Fringilla Camp Mutual Improvement Class


These classes prepare brothers to the call for discipleship. I realise that it is always a difficult task to stand in front of other brothers and sisters and present a lesson.  What makes matters worse is that not each one of us is a good speaker. Perhaps a lengthy talk on lecture presentation could be of help to brothers and sisters.  The point is, before you teach or preach you must know your subject.  You must take ample time to research and read on the subject.  Not just mere reading, but – most important – careful, prayerful and thoughtful study.  Ask yourself, What am I going to preach?  How will I present the material? Do I have enough information in support of the theme?  Will the method I use be effective?

Trying to answer these questions, will mean having enough time for preparation and planning.  A lesson plan is helpful in that it will serve as a guide as you present your lecture.  It will also help in the logical presentation of your material.   Teaching is not merely standing in front of a class and reading your notes; the audience will take this as a lack of preparation.  Reading notes is something they can do for themselves given the chance.  Moreover, it tends to make a lesson boring.

So, when you stand in front to preach, first introduce your subject (theme).  Next, how do you sustain your theme?  This will call for illustrations, demonstrations etc. from different passages in the Bible pertaining to the topic.  These will serve as practical examples in support of your theme.  Again, you can stress a point by referring to the present state of the world, in relation to your subject.  Teaching is a combination of visual, audio and learners’ aids.  This arises because some people learn best through seeing, some through hearing and others through activities, etc.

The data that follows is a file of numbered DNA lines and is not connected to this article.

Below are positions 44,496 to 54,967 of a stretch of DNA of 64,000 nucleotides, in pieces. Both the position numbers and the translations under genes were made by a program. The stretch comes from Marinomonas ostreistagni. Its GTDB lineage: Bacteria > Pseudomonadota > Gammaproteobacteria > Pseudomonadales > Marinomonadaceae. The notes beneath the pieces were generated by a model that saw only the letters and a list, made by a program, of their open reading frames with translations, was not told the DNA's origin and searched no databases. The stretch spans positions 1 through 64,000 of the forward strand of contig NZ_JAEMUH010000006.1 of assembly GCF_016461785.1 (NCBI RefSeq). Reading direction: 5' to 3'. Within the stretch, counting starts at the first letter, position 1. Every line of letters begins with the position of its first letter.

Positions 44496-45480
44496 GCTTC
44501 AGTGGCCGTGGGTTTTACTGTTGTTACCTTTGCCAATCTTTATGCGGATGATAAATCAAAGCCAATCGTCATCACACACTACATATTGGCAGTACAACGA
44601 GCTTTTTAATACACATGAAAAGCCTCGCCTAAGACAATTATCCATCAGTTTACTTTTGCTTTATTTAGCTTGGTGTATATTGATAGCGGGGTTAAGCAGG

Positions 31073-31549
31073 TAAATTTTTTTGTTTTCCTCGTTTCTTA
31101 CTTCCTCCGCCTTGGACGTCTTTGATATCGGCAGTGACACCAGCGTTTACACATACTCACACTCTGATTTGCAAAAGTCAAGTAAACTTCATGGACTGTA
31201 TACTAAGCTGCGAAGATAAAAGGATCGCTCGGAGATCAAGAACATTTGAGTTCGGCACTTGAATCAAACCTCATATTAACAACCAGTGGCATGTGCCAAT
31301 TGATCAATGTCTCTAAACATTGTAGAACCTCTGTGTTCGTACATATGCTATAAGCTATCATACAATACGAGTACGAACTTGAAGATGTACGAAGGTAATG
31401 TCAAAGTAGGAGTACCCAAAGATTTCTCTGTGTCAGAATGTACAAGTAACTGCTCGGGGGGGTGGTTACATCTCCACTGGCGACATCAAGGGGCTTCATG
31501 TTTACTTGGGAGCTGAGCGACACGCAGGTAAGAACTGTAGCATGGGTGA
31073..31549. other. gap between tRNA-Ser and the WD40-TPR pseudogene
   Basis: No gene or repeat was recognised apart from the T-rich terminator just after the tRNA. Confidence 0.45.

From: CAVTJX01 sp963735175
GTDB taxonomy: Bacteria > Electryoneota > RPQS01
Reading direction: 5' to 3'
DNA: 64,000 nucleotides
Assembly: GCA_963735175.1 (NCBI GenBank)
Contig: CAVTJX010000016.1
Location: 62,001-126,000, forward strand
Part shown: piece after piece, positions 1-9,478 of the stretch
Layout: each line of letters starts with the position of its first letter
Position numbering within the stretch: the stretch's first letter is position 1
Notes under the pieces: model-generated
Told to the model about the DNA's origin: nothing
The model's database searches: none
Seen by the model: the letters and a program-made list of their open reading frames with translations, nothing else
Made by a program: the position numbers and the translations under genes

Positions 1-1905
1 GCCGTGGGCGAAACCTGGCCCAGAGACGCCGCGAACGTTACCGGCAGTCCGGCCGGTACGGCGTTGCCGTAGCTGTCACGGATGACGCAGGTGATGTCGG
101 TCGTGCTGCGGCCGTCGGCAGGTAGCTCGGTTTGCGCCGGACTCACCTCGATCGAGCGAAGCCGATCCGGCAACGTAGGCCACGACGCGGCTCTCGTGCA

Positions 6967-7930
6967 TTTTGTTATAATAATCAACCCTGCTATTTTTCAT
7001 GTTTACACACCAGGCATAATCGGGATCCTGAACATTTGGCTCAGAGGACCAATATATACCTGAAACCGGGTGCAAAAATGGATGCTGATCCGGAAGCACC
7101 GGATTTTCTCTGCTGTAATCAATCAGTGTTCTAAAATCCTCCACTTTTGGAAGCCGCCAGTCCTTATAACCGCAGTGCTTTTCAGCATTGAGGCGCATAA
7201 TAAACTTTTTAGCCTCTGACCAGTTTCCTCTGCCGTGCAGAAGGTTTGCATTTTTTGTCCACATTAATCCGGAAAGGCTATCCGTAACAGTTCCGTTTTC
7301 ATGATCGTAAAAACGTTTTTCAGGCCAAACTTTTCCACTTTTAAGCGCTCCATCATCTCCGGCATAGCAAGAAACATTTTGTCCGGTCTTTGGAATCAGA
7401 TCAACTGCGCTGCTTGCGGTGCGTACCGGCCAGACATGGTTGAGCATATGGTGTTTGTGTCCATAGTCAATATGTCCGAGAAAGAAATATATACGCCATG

I am glad that at the camp we always have a chalk board, but few brothers realise its importance.  The topic and other important points to note should be written on the board.  Teaching involves class participation.  I wonder why many brothers sweat themselves to read their quotations from the Bible instead of asking for volunteers to do it. 

Having thoroughly presented your lesson, there will be the need to draw a conclusion based on your theme.  What is it they learn from your lesson?  In your conclusion perhaps you could introduce the ‘question and answer’ method just to see if you have achieved your aim.  Has the class enjoyed and understood my presentation?  I look forward to an improvement in presentation next year, God willing.

Note:  We have received several accounts of the Camp but, owing to pressure on space, are unable to include them all in this issue.  However, we are grateful to those who have sent in reports. MH.

Bro. Lapulani Malata (Kabwe, Zambia)

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